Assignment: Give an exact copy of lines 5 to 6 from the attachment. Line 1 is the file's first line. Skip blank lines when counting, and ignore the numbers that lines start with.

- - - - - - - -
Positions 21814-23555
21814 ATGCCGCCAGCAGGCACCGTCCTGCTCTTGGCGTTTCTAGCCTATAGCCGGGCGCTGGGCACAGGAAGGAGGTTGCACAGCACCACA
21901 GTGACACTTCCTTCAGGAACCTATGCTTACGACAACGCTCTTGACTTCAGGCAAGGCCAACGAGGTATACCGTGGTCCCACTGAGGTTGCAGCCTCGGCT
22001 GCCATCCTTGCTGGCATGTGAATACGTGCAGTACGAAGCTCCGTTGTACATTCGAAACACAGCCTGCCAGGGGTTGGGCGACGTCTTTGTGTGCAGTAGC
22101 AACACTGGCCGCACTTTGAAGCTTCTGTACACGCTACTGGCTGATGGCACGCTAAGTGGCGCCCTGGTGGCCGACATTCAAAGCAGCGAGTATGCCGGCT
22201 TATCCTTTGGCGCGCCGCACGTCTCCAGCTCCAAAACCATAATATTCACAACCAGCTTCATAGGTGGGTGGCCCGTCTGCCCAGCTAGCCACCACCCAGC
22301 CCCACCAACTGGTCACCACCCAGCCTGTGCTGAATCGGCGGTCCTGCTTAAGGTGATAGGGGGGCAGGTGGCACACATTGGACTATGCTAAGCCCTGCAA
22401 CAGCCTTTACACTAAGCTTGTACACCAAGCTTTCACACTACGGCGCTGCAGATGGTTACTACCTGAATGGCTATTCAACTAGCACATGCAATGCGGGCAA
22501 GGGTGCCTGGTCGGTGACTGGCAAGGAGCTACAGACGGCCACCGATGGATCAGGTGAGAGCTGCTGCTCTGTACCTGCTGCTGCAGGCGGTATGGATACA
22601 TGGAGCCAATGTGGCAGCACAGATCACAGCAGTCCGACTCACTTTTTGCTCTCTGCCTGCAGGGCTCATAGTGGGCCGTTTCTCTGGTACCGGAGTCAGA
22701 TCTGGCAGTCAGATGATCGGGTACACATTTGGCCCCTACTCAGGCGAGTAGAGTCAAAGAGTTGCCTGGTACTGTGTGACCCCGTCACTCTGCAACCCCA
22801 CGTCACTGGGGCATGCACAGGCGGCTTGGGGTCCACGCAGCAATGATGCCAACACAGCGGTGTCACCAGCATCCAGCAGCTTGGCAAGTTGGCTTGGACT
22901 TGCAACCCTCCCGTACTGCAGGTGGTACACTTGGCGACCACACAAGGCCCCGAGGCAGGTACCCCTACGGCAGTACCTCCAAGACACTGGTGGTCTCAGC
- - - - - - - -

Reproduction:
22101 AACACTGGCCGCACTTTGAAGCTTCTGTACACGCTACTGGCTGATGGCACGCTAAGTGGCGCCCTGGTGGCCGACATTCAAAGCAGCGAGTATGCCGGCT
22201 TATCCTTTGGCGCGCCGCACGTCTCCAGCTCCAAAACCATAATATTCACAACCAGCTTCATAGGTGGGTGGCCCGTCTGCCCAGCTAGCCACCACCCAGC